District Judge Norman E. Young Retiring July 3, 2019

Posted on: July 3, 2019

District Judge Norman E. Young is set to retire on July 3, 2019, after serving the citizens of the state for almost four decades, including the past 16 years as a district judge.  He was appointed to the district court bench in 2003 by Governor Freudenthal.

Judge Young received his B.A. and Juris Doctorate from the University of Oklahoma.  After moving to Wyoming and being admitted to the State Bar in 1980, he engaged in private law practice from 1980-1995, during which time he also served as a Fremont County Public Defender (1981-1993).  From 1995-2003, Judge Young served as the Fremont County Attorney.

When Judge Young was recently asked to comment about a fellow judge’s retirement, he stated, “We all have strengths and weaknesses.  When I sit in the room with my colleagues, I see some with brilliant legal minds; some with compassion, heart and courage; others with great common sense.”  According to what his work colleagues say about him, it appears that Judge Young himself possesses all of these qualities.  Kristi Green, the District Court Clerk, commented, “It has been an honor to have known and worked with Judge Young for the past 36 years.  He has touched many lives in Fremont County as a public defender, county attorney, civil practitioner and district judge.  He has mentored new attorneys and helped shape their careers with his vast experience and knowledge of the law.  He is always willing to explain the why and not just the how in any given circumstance.”  Ms. Green added, “Judge Young will be greatly missed and forever held in the highest regard.”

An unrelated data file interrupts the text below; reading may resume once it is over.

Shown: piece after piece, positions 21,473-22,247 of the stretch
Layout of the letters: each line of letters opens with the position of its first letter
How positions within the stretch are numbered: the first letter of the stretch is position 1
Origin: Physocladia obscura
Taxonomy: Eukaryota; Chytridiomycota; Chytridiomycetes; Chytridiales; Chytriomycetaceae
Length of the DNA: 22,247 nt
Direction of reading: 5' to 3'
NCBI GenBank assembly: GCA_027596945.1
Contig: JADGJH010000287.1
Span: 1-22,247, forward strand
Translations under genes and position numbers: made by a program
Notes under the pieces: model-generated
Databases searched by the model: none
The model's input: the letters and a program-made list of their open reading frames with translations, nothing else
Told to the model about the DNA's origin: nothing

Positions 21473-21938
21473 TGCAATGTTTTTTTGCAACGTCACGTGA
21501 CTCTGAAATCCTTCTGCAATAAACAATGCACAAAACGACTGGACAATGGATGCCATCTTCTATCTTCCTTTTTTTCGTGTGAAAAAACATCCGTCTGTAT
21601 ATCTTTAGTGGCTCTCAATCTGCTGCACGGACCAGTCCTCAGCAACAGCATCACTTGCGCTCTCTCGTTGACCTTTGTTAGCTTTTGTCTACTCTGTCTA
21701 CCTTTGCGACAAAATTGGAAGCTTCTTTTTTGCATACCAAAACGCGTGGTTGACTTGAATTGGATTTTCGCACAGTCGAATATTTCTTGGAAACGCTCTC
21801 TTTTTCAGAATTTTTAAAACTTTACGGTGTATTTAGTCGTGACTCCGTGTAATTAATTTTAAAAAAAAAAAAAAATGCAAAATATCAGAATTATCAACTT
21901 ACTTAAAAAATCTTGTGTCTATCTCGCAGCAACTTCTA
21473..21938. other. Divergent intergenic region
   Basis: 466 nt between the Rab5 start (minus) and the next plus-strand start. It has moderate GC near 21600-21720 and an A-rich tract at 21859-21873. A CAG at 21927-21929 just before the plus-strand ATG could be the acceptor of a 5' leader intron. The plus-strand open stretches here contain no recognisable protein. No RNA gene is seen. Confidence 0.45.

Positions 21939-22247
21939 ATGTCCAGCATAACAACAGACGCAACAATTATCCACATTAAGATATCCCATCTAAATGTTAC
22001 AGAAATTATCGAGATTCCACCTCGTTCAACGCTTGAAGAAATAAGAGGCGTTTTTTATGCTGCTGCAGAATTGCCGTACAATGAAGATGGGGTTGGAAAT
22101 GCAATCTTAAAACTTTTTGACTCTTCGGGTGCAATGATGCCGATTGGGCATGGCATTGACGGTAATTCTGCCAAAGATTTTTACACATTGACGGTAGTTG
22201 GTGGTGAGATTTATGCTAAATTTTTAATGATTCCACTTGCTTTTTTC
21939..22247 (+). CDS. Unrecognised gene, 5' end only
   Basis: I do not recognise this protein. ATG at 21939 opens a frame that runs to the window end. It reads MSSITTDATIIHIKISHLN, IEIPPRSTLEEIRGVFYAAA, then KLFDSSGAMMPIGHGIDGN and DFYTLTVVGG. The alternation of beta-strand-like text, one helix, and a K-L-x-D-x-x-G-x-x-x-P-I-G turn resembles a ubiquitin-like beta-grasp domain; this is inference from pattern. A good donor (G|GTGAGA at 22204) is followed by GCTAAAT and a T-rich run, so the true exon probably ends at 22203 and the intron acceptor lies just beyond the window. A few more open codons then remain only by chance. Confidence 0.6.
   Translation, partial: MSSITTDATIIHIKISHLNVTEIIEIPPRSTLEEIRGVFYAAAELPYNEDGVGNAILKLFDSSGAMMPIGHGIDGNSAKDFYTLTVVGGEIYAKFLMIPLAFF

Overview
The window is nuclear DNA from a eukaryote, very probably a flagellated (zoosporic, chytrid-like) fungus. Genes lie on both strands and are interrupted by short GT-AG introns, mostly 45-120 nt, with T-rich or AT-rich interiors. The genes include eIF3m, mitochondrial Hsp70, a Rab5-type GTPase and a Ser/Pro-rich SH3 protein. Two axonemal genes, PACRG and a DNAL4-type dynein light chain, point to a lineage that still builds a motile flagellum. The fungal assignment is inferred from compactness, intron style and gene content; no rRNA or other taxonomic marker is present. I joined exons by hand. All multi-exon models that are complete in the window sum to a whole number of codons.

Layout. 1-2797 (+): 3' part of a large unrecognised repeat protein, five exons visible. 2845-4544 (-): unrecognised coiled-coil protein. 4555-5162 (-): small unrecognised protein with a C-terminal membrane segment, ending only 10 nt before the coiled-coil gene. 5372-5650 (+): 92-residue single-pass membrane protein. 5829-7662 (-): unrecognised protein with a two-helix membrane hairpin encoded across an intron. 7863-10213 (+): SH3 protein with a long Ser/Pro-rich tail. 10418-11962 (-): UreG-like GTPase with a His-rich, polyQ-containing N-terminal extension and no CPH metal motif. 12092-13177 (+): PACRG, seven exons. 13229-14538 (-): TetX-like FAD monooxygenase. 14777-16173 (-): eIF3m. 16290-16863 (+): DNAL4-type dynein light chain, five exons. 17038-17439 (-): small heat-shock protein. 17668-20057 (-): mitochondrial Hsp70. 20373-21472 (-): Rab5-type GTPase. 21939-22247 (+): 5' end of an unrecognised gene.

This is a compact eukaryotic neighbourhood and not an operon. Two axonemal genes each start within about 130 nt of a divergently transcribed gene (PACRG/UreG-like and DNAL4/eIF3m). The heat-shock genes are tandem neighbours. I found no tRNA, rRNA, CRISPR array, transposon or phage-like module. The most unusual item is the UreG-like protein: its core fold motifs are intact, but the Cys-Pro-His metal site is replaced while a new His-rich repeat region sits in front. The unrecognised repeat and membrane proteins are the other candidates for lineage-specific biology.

Judge Young’s chamber staff, Sherry Oler, Rachelle Fontaine, and Jennifer Glassburn, offered, “If you ever have had an opportunity to be in Judge Young’s courtroom, you immediately sense his deep respect for the Court and his desire to maintain civility between the parties and in the courtroom.  He has a deep desire to always do the ‘right thing’ while staying within the confines of the law.  Judge Young’s ability to master this balance is admirable.”

District Judge Tim Day, Teton County–a fellow jurist in the Ninth Judicial District–remarked, “One of the great tributes to Judge Young is that he is held in high esteem by his colleagues.”  He notes that Judge Young has a nearly supernatural power to divine the simple truths buried in complex cases. “One of Judge Young’s greatest gifts as a jurist,” he says, “is never forgetting to treat every single person who appears in his court with courtesy, dignity and respect.  Judge Young always remembers that he is serving the public in his commitment to seek justice, and he considers that privilege as a district court judge to be the great honor of his life.”

Governor Mark Gordon appointed Jason Conder to fill the vacancy created by Judge Young’s retirement.  Mr. Conder is currently serving as the Assistant United States Attorney for the District of Wyoming in the Lander Branch Office.